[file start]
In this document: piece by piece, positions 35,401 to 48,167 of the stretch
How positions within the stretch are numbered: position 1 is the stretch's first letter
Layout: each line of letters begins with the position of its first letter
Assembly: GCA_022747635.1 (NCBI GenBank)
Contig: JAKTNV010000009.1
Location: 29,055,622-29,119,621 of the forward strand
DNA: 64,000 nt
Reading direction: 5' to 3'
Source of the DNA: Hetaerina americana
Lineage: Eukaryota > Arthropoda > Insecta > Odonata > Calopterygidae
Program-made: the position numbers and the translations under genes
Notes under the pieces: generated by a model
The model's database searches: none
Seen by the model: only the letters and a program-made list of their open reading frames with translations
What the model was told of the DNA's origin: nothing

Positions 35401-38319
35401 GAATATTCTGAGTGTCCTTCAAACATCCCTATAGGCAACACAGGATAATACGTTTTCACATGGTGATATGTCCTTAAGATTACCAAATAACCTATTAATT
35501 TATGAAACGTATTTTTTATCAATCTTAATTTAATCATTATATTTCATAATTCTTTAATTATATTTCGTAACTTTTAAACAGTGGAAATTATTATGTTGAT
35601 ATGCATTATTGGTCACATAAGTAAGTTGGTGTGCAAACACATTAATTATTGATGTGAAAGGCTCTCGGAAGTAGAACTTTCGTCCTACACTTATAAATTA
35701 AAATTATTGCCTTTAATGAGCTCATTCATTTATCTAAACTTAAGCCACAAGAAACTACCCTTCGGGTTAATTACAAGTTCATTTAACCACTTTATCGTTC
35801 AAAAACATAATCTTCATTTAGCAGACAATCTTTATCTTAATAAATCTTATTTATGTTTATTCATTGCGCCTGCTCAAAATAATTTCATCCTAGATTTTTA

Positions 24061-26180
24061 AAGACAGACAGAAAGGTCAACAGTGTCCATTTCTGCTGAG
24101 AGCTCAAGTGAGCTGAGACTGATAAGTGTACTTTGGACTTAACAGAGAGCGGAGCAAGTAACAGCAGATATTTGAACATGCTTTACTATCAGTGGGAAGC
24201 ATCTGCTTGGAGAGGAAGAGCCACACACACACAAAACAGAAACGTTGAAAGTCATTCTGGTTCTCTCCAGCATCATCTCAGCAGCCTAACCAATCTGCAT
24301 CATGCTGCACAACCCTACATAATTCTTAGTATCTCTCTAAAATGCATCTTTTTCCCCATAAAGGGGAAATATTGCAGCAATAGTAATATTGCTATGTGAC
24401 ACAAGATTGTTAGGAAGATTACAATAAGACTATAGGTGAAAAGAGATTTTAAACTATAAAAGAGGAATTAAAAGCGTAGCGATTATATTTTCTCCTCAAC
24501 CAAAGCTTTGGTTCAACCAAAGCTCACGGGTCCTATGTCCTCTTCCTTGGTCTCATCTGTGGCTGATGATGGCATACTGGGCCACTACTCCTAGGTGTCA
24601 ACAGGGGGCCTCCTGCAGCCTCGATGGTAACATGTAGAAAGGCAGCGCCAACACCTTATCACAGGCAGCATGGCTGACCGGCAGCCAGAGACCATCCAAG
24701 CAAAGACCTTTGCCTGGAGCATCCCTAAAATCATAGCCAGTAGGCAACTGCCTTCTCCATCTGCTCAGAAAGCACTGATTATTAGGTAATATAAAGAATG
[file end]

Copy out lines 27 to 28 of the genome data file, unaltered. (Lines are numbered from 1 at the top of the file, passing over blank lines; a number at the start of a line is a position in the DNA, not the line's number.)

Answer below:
24401 ACAAGATTGTTAGGAAGATTACAATAAGACTATAGGTGAAAAGAGATTTTAAACTATAAAAGAGGAATTAAAAGCGTAGCGATTATATTTTCTCCTCAAC
24501 CAAAGCTTTGGTTCAACCAAAGCTCACGGGTCCTATGTCCTCTTCCTTGGTCTCATCTGTGGCTGATGATGGCATACTGGGCCACTACTCCTAGGTGTCA